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Ever since Apple announced back in June that it would be making the transition to its own first-party Apple Silicon chips, one of the questions that have been in the back of many people’s minds is exactly what this would mean for those who might want to run Windows, or at least Windows apps, on their Macs.
When Apple first switched away from PowerPC to Intel chips 14 years ago, one of the things that change brought with it was native support for running Microsoft Windows on the Mac platform. Since Apple’s then-new MacBooks and other Intel-based Macs were suddenly running the exact same x86 architecture as Windows PCs, that meant that getting Windows running on Mac hardware was suddenly simply a matter of ensuring that the necessary drivers were available for things like video cards and networking hardware.
In fact, Apple even helped this process along, offering up its own “Boot Camp” utility that would let Mac users partition off a chunk of their hard drive to set up a dual boot configuration where they could alternate between macOS (still known as “OS X” back in those days) and whatever flavour of Windows they felt like running.
It also didn’t take long for virtualization companies to get on board, and both Parallels and VMware soon had their own Mac apps out that would let you run the Windows operating system itself natively under the Mac OS, without the need to carve out a separate partition or dual-boot into the other operating system.
Unfortunately, with the transition to Apple Silicon and its ARM-based instruction set, the question of actually running Windows directly on a new M1-based MacBook or Mac mini is suddenly a lot more complicated. Firstly, there’s no way it’s going to happen natively, since even though Microsoft has an ARM-based version of Windows, it doesn’t actually make it available for end-users to install (at least not yet).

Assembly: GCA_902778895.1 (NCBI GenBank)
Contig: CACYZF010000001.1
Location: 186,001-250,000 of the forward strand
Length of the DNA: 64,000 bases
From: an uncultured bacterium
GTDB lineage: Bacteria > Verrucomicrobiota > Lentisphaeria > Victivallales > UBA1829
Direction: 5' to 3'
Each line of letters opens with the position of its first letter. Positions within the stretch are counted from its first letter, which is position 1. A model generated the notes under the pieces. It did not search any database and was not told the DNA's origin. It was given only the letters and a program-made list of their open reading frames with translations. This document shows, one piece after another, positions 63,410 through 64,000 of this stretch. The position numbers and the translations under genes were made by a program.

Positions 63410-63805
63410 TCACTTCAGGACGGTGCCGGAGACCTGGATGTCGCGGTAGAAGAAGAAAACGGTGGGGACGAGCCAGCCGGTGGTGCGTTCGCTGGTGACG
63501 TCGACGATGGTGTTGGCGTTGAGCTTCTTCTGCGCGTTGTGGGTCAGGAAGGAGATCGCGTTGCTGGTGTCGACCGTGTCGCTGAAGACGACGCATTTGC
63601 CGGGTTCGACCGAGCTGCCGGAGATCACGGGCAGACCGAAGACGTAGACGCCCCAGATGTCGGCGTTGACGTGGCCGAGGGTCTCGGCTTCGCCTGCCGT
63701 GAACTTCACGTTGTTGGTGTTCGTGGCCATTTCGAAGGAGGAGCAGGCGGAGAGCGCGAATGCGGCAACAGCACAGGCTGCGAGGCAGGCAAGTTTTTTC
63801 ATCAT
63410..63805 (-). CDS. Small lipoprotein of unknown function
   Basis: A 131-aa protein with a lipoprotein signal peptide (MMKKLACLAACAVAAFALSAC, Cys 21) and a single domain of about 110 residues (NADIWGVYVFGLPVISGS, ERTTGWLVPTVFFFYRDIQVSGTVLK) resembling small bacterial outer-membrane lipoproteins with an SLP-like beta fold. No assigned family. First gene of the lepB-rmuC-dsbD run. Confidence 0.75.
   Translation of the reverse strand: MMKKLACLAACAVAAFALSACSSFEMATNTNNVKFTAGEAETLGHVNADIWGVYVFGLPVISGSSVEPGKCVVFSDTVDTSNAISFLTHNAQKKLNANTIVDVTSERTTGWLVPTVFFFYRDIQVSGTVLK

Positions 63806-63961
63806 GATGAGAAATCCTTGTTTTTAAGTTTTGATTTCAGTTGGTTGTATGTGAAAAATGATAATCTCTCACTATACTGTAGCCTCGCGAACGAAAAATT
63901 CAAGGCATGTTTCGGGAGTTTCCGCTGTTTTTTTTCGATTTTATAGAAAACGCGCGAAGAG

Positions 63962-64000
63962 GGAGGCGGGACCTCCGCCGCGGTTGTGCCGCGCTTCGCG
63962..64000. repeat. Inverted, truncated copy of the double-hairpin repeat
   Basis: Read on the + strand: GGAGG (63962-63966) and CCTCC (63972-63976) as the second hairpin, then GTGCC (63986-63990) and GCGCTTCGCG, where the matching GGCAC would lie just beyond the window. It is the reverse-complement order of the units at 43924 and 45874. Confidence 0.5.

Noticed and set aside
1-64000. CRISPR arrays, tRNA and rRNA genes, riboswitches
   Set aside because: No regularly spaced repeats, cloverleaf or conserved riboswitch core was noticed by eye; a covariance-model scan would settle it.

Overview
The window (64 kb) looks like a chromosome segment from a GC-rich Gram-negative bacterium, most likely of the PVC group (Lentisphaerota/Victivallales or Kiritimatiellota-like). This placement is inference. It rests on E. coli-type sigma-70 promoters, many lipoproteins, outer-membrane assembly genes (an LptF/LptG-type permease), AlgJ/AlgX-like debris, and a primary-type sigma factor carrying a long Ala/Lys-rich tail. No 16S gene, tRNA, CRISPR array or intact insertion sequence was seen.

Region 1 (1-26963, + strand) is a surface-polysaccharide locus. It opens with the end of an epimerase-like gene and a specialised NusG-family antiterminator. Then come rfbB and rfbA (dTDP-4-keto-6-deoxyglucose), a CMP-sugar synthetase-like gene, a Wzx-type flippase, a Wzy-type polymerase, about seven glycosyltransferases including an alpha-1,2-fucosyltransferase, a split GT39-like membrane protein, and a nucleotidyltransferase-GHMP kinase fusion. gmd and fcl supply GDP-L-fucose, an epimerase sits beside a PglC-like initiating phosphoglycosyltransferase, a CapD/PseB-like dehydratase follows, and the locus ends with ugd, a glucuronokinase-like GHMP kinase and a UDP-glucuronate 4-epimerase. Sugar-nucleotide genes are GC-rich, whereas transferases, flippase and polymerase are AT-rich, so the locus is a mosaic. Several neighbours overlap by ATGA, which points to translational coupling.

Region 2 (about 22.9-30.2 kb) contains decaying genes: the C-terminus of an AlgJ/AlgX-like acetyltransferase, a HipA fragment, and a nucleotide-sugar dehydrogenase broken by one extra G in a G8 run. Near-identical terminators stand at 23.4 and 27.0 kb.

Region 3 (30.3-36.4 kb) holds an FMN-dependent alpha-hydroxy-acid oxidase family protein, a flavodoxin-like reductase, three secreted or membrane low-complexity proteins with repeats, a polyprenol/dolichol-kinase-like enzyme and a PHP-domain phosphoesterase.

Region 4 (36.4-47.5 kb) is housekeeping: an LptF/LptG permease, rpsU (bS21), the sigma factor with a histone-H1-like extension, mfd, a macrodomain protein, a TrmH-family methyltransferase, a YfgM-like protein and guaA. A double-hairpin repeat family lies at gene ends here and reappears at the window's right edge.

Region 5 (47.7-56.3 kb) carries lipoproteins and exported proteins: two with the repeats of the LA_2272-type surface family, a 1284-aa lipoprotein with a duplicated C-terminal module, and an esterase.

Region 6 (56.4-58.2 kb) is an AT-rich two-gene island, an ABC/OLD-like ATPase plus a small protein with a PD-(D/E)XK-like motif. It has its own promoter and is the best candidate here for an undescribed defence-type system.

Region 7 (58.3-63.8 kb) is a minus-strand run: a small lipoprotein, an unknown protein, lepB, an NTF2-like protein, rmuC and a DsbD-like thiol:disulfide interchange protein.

Further, Apple has flat out stated that Boot Camp will not be supported on Apple Silicon Macs — period.
Virtualization apps like Parallels and VMware are a different story, of course, since they could technically offer an emulation layer that would allow the Windows operating system, and its accompanying apps, to operate on an Apple Silicon Mac, but of course there are challenges to this approach, since it would involve translating instruction sets at a very low-level machine code level that’s well beyond what Apple’s own Rosetta 2 is designed to handle.
That said, Parallels says it’s working on a version of Parallels Desktop for M1 Macs which looks extremely promising, especially since Microsoft has now committed to support x64 applications on Windows on ARM, although it’s still an open question whether the company will make the ARM-based version of Windows available to Mac users.
While Parallels and VMware have gotten the most attention over the years for those who want to run Mac apps, there’s actually been another player in the game for years that you may not have heard of, known as Codeweavers.